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Learn Your Lawn: Native Creeping Bentgrass

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What Is Creeping Bentgrass? 

Creeping Bentgrass is a fine bladed grass with a matted appearance that can be found on lawns across North America. It’s a shallow-rooted grass that reproduces by its sprawling, above ground stems. When mowed at a very low height, it can be aesthetically pleasing. It’s typically found on golf course putting greens, but it is not ideal for residential lawns.

Most residential lawns should be maintained at a mowing height of 21⁄2 to 31⁄2 inches. Creeping Bentgrass, on the other hand, is usually kept to a height of around half an inch. This, plus other significant factors, make it undesirable for home lawns. Additional factors include the following: 

• Creeping Bentgrass is very slow to green up in the spring. 

• Creeping Bentgrass requires much more fertilizer and water than other grasses. 

• By nature, Creeping Bentgrass creates a thick spongy layer of thatch, which can promote insect and disease infestations. 

• Creeping Bentgrass is extremely sensitive to warm temperatures and will be the first to turn brown under any drought-like conditions. 

• Creeping Bentgrass has a shallow rooting system that does not retain moisture and nutrients very well, making it more susceptible to drought and plant diseases.

How Can I Control Creeping Bentgrass In My Lawn?

The most effective method for controlling Creeping Bentgrass is to remove it by hand or by using a rake. Because of its shallow rooting system, it can be pulled up quite easily, and then the bare area will need to be repaired with desirable grass seed varieties or sod.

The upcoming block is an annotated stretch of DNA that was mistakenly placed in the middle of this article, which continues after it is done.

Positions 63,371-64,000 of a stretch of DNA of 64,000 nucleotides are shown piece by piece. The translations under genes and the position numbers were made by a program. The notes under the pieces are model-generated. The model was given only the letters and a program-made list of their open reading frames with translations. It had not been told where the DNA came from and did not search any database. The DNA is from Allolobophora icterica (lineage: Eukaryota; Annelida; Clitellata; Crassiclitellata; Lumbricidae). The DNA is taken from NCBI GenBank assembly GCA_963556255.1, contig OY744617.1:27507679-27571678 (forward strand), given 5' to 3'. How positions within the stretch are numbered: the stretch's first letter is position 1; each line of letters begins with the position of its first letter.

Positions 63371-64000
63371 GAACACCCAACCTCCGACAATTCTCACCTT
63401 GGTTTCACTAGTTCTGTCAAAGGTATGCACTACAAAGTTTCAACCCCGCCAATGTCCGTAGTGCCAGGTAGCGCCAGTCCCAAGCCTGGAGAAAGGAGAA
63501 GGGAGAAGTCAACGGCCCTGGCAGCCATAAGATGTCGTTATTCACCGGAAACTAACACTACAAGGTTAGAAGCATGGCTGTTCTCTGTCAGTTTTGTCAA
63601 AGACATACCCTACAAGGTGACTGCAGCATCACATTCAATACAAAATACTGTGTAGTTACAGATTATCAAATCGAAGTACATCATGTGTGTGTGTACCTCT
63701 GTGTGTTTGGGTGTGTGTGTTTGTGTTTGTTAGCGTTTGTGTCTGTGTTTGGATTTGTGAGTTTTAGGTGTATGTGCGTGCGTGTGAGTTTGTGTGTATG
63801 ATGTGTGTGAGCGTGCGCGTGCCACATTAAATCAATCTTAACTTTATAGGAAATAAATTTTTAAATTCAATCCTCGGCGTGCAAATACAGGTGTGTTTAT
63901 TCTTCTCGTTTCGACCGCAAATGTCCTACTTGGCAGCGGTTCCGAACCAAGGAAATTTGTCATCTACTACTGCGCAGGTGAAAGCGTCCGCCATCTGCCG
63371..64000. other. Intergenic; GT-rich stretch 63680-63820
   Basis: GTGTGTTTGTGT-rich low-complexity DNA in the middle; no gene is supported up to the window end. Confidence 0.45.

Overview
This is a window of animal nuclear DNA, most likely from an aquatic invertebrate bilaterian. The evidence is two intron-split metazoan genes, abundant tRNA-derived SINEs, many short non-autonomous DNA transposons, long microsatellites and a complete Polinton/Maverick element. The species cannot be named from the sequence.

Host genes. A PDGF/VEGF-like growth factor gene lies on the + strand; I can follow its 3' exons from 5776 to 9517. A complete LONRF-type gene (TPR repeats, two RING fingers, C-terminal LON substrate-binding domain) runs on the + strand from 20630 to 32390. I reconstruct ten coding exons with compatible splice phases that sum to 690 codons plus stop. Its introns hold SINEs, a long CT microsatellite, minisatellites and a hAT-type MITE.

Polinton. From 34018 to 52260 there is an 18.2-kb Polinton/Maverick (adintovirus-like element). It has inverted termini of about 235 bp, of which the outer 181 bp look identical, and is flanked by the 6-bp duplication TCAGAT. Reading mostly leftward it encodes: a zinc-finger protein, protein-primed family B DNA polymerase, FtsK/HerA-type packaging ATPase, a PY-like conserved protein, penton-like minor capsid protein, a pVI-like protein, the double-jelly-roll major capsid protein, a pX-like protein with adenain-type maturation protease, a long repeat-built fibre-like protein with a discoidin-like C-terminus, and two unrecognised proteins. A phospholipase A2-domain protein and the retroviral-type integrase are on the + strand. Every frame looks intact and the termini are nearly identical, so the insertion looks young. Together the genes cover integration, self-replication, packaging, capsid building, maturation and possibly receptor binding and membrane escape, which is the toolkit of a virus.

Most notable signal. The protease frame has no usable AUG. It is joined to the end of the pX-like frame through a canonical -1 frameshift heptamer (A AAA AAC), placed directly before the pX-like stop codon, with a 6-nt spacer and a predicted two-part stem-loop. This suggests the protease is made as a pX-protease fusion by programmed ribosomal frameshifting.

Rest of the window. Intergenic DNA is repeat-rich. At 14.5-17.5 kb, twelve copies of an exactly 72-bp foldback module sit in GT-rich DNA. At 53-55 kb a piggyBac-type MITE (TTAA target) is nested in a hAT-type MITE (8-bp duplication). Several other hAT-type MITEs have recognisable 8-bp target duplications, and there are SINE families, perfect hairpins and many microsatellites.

A thick, healthy, well-maintained lawn is always the best line of defense. This can be achieved through beneficial cultural practices, which include: 

• Watering: Deep and infrequent watering is essential for strong plant health and development. A general rule of thumb is to water each area of your lawn for 30-45 minutes, twice per week, in the early morning so the turf is dry by nightfall. 

• Mowing: Maintain a regular mowing schedule throughout the growing season. In general, you should keep your lawn between 2 1⁄2 and 3 1⁄2 inches high, but during the hottest weeks of summer, you may allow the grass to grow as high as 4 inches. Never remove more than 1/3 of the grass blade at each mowing. 

• Fertilizing: Regular applications of Weed Man’s specially formulated, slow-release granular fertilizer will help provide your lawn with adequate nutrients. These applications are timed specifically to avoid over fertilizing the lawn. 

• Core Aeration and Overseeding: Aerate and overseed annually to fill in bare areas with suitable seed and topsoil and to choke out unwanted grasses and weeds. This will help thicken the turf, so weeds can’t break through, and will improve soil drainage and alleviate soil compaction, allowing water and nutrients to penetrate deeper into the soil. 

Your local Weed Man professional will be able to offer other solutions and recommend the best form of treatment that is suitable to improve the conditions of your lawn.